The superior noise properties of the SPECTRE reconstructions seen in this work suggests the possibility that this approach to SPECT image reconstruction will be useful in the reconstruction of low-count SPECT data and this will also be the subject of future work. Optimisation of the SPECTRE reconstruction approach in a theranostic setting will likely involve joint optimisation of the PET image reconstruction, as the guiding modality, combined with a range of HKEM parameters in order to achieve an optimal SPECTRE reconstruction result. Robustness to accurate registration and sensitivity to the differences in the PET and SPECT pharmacokinetics need to be considered.

Conclusion

SPECT imaging plays an important role in monitoring organ and lesion absorbed dose but is severely limited by its poor spatial resolution, particularly for medium energy gamma photon imaging. Mitigation of PVEs in order to obtain accurate lesion and normal organ dosimetry is a much-needed step towards personalised RNT, where individualised doses, patient-specific treatment planning, and investigation into radiobiological effects and response to treatment are all directly linked to our ability to make accurate image-based dosimetry measurements. We have demonstrated that the theranostic paradigm can be exploited in SPECT image reconstruction to improve the poor spatial resolution of gamma camera imaging of therapeutic radionuclides when the corresponding PET image is used as guiding information incorporated into the reconstruction process. This novel approach to SPECT image reconstruction, using matched pairs of diagnostic (PET) and therapeutic (SPECT) imaging, is a promising method for improving SPECT image quality and thus our ability to accurately monitor treatment, leading to better quantification of the dose delivered to small structures such as nodal and metastatic disease and target lesions. The SPECTRE approach to image reconstruction shows clear improvements over conventional reconstructions incorporating resolution modelling due to its better noise characteristics and lack of Gibbs and other resolution modelling artefacts. Further investigation and optimisation of the algorithm parameters is needed and should be investigated for a number of theranostic oncological applications that use radionuclides for therapy.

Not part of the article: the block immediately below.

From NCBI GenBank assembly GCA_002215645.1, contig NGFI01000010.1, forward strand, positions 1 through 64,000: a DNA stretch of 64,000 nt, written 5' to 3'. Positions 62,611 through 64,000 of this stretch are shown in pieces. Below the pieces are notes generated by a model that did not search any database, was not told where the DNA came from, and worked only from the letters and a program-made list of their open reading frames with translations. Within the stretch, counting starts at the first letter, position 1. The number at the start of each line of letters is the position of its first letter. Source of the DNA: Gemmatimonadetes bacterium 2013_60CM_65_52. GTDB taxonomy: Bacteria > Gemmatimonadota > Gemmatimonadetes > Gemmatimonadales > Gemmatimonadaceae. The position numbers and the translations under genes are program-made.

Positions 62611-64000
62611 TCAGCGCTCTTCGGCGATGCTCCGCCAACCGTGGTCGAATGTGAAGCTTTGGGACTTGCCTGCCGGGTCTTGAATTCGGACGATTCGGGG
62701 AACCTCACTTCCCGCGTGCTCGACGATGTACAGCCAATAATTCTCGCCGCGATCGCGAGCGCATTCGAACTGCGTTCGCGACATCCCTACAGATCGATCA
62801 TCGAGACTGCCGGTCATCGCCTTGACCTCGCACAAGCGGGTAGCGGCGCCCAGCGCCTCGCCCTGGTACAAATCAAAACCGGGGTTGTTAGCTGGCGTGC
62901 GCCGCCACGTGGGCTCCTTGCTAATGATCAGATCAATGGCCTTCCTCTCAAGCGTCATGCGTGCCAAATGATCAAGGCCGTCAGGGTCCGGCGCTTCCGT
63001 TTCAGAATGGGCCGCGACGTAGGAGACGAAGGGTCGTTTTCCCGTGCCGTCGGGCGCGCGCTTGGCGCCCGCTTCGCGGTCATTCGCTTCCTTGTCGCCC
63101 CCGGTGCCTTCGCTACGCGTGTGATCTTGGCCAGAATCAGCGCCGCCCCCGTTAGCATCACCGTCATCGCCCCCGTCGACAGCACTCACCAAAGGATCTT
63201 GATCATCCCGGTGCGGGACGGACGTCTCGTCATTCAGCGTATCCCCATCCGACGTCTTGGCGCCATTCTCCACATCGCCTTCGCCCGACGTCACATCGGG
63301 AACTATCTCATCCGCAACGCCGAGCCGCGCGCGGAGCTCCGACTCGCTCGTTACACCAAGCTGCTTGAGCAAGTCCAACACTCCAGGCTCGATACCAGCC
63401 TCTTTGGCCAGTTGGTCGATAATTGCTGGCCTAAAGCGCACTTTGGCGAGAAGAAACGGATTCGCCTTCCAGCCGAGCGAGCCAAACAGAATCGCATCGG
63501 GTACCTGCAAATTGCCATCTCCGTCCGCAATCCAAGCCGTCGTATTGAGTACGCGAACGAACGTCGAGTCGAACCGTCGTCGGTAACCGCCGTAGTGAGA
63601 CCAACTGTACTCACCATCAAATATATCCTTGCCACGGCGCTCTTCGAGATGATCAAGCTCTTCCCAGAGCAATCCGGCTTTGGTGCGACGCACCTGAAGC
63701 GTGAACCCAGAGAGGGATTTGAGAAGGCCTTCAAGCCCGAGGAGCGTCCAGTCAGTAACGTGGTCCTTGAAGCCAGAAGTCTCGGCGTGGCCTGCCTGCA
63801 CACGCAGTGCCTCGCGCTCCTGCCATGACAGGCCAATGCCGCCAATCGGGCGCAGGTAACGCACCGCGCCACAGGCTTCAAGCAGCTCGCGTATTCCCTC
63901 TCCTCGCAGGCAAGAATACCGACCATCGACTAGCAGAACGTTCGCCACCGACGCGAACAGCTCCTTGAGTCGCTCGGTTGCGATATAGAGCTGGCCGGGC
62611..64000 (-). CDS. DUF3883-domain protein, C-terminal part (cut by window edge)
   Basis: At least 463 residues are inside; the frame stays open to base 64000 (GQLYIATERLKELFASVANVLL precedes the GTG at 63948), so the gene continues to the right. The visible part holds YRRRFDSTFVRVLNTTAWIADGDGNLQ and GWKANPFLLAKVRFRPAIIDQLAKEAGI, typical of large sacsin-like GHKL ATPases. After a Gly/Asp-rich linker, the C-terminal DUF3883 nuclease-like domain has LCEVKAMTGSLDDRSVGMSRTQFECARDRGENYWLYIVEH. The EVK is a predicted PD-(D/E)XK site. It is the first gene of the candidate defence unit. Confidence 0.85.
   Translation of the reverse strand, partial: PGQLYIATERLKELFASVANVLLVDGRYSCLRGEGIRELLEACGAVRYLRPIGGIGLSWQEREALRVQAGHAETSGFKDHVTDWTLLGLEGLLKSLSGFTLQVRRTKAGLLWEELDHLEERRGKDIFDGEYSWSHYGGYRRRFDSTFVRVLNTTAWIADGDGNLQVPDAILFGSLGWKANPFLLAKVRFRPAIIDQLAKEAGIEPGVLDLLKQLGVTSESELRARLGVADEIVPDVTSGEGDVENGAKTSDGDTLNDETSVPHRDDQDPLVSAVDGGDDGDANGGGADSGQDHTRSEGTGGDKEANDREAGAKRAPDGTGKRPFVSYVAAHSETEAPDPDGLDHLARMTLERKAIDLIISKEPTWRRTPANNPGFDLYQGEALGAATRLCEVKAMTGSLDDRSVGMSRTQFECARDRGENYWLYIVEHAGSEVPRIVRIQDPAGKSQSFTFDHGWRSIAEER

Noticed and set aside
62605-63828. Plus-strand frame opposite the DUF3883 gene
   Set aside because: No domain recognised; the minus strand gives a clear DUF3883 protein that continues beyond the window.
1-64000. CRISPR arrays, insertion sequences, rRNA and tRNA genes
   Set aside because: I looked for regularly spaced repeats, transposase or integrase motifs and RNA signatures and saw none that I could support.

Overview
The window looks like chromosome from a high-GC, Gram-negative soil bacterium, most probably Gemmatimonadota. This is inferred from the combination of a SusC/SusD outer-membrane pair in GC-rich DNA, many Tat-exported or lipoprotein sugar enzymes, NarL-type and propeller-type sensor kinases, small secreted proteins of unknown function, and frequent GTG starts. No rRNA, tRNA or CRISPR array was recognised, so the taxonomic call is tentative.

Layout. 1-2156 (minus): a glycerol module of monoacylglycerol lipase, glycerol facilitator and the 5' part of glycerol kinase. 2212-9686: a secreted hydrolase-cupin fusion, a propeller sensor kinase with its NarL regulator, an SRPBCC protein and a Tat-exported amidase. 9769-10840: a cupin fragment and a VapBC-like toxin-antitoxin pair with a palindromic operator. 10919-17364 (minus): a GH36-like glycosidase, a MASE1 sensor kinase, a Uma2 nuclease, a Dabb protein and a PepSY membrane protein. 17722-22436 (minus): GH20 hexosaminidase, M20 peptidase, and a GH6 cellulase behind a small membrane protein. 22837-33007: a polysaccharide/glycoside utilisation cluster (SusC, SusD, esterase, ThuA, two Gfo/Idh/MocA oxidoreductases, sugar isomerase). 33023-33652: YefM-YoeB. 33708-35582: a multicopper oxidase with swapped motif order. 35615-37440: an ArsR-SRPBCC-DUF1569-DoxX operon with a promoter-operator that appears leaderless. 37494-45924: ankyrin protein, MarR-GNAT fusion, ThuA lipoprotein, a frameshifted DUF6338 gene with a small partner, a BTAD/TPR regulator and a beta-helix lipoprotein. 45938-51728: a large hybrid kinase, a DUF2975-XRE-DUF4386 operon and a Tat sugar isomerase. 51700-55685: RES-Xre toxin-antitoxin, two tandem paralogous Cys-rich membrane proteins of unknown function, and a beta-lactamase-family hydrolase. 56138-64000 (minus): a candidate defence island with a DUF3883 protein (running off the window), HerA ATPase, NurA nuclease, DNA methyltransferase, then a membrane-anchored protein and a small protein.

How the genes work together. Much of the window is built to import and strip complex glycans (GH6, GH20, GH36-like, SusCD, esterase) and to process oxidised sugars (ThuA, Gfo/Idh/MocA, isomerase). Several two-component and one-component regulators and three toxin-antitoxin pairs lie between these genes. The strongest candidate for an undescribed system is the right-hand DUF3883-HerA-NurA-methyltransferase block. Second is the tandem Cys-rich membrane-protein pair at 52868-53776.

Availability of data and materials

We do not have permission to make the data available.

Notes

  1. 1.

    The term “theranostic” is attributed to the American John Funkhouser in a press release from the company Cardiovascular Diagnostics in August 1998 [1].

  2. 2.

    Available at http://stir.sourceforge.net

Abbreviations

BKG:

Background

COV:

Coefficient of variation

CT:

Computed tomography

FOV:

Field of view

FWHM:

Full-width at half maximum

HKEM:

Hybrid kernelised expectation maximisation

KEM:

Kernelised expectation maximisation